When I first heard I was interviewing young filmmaker Symone Ridgell I was immediately excited because I found out she studies at Parsons in New York City. Apart from living my dream life she has been busy directing the short film, My Best Friend that is described as a ‘neo-noir psychological thriller’. Ridgell dishes to TEO Magazine on her new short film and reveals the one film in all history she would love to go back and direct. She also teases her latest project and why she saw TEO Magazine as the perfect platform to launch her film.
TEO: Apart from living in New York, studying at Parsons must be a dream come true. What drew you to that school and how have you found it?
Symone: I just knew I never wanted to attend a campus-orientated college that surrounded Greek life and (American) football games. I felt that was too similar to my high school experience. I wanted to separate my scholars from my personal life. I relish in the fact that with Parsons the city is my campus.
Can you explain your directorial style to our readers?
My style evolves to best tell the story at hand. My Best Friend is really different, visually from other films I’ve worked on. However, I do tend to focus on the same themes, symbols, and feelings that occur.
Your 2015 American neo-noir psychological thriller short film, My Best Friend is launching tonight with TEO Magazine, which is so exciting! How did you create the story concept?
I was spending last summer in the small Michigan suburb, Grand Blanc. I was born in Michigan, so I went to school there until I was eight. My closest and oldest friend lives there. I was having a rough summer of feeling like we had grown apart upon seeing her again, but also feeling that love for someone who has been in your life for so long. I wrote the narration one night therapeutically to vent. I never intended to do anything more with it. It developed into this concept that I knew needed sound and imagery to accompany.
Since I had recently returned to Manhattan and fallen in love all over again, it felt natural to use the city as a character. I had just seen the Garry Winnogrand exhibit at the Met that year and found it inspiring to involve the street photography style of his era. I had a professor, Justine Kurland, take a look at the film who said to me, “I could go on for a long time about the woman turning around to confront the shadow, how in that one small gesture you reinstate women’s power/agency that decades of street photography (Winogrand women are beautiful) have stripped away from them.” I knew I had accomplished my goals then.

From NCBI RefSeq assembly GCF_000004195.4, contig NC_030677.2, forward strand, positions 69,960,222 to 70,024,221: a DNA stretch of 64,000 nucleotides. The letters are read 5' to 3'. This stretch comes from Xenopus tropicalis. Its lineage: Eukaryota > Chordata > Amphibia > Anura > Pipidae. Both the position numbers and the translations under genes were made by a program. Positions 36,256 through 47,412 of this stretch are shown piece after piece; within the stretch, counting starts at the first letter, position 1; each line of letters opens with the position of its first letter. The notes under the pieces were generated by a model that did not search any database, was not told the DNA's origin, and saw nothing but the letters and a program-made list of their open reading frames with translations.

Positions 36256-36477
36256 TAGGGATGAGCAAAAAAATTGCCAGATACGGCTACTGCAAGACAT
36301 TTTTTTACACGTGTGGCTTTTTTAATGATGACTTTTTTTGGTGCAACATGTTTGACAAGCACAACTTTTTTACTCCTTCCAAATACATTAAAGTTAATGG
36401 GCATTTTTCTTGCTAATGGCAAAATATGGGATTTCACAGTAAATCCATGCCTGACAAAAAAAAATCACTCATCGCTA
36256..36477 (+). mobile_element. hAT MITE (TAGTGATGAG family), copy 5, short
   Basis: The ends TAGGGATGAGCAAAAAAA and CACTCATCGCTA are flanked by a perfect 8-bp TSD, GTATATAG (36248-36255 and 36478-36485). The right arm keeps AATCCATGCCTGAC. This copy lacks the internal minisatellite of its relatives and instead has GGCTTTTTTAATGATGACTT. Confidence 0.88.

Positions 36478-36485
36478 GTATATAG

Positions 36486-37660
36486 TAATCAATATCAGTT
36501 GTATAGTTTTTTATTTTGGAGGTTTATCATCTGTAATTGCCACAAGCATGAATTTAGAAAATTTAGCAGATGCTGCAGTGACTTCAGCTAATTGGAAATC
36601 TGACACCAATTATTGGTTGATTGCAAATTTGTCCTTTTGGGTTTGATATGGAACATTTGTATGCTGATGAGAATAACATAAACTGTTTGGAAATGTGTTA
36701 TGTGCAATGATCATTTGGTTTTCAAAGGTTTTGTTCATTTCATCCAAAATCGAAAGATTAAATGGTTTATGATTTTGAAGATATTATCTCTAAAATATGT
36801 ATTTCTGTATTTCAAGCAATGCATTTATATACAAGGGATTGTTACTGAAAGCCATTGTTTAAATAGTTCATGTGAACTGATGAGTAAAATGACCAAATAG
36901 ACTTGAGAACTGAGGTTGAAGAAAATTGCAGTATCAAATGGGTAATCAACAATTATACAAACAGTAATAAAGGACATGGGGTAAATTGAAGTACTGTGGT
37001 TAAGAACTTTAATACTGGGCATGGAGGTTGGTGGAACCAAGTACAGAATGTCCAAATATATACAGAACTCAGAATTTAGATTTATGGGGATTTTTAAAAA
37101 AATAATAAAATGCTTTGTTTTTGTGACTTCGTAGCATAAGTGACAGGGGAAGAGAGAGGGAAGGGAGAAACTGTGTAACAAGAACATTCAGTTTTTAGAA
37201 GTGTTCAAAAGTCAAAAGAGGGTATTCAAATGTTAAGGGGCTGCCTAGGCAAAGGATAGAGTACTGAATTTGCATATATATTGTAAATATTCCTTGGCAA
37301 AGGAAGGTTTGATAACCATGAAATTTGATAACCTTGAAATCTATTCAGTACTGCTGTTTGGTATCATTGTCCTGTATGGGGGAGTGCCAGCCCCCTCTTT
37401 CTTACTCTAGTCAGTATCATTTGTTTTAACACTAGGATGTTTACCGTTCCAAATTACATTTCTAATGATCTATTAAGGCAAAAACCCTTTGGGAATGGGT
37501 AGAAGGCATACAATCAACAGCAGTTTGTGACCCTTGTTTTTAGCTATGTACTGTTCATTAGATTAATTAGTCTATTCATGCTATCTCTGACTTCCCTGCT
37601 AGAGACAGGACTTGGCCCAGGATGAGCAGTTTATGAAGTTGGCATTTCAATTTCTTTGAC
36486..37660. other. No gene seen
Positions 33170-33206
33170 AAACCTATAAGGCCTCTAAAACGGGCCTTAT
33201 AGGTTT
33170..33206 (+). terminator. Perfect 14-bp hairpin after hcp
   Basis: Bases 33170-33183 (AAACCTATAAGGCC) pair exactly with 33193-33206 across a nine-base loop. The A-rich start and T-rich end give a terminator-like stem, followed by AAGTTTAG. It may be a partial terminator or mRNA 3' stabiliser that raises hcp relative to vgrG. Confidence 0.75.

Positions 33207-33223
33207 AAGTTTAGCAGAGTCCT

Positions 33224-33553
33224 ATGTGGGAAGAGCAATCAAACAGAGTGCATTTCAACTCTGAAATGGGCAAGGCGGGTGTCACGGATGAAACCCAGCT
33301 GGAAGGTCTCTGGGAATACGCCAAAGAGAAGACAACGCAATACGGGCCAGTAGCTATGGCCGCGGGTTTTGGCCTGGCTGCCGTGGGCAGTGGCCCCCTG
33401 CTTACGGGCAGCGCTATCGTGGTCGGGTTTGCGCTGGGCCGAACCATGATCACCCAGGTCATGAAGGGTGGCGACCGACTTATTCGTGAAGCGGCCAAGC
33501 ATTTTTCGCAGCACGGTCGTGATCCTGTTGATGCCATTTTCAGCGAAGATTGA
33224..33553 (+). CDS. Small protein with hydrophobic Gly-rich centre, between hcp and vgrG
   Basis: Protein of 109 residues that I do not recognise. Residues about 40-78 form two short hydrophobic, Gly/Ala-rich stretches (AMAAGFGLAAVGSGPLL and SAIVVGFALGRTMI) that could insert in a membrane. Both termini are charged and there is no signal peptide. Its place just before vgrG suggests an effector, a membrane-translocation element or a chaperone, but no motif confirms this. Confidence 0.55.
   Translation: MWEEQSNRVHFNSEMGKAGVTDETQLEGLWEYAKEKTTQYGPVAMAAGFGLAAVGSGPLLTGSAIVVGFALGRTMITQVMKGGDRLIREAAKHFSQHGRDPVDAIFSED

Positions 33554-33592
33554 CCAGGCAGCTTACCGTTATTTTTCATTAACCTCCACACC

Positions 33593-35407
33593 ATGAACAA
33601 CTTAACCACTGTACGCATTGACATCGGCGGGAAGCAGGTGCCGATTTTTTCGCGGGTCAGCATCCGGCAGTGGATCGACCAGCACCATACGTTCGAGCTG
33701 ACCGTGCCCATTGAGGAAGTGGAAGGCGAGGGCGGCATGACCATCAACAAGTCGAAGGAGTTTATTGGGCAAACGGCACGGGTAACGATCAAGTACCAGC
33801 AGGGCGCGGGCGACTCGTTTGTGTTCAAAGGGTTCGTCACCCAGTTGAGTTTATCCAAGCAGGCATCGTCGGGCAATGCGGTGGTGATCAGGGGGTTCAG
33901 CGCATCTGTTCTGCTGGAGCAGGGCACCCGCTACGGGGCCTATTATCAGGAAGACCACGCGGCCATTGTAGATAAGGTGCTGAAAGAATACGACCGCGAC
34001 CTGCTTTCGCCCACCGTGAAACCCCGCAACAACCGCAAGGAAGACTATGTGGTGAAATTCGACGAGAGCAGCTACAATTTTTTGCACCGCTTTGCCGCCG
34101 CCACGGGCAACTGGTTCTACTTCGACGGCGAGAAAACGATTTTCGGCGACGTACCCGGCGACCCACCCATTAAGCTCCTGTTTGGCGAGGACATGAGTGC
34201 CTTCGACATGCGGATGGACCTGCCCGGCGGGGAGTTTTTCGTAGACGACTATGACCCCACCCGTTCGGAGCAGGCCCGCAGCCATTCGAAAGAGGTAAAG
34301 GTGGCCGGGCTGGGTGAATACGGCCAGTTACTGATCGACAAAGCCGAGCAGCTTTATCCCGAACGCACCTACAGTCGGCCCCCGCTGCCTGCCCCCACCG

What was the casting process for this film?
I had met Maggie a few months before in a cinematography class I took at Eugene Lang, the New School’s liberal arts college. I remember her saying she was an actress the first day of class and logged it in the back of my mind. Parsons professors are adamant in preaching how students should build work relationships with other students, rather than looking too far. I’ve always taken more to directors who have chosen to cast a friend. When I decided to make the poem into a fully-fledged short film, I thought Maggie had a great face I hadn’t seen in anything this decade. I thought there was a dynamic we shared in the previous semester that I wanted to further explore.
What was the filming process like?
Though, I’m still very young, I know what it’s like to be on a film set where the stress and tension affect how you work. I read New Cinematographers, a book on just that, back in 2012. There’s a section where Lance Accord speaks of his time spent on set with Sofia Coppola during the filming of Lost In Translation, and how they preferred small intimate sets of only necessary crew. I keep that in mind for all my work. It’s helpful for the performers, but also the crew to feel that connection.
Other than the lead actress (Maggie McLaughlin) and myself, there were only the assistant director, DP, wardrobe stylist and my assistant on set. I even took Maggie out one night alone to film her wandering the streets. We all had a great time filming and think back on it the way old friends do when catching up.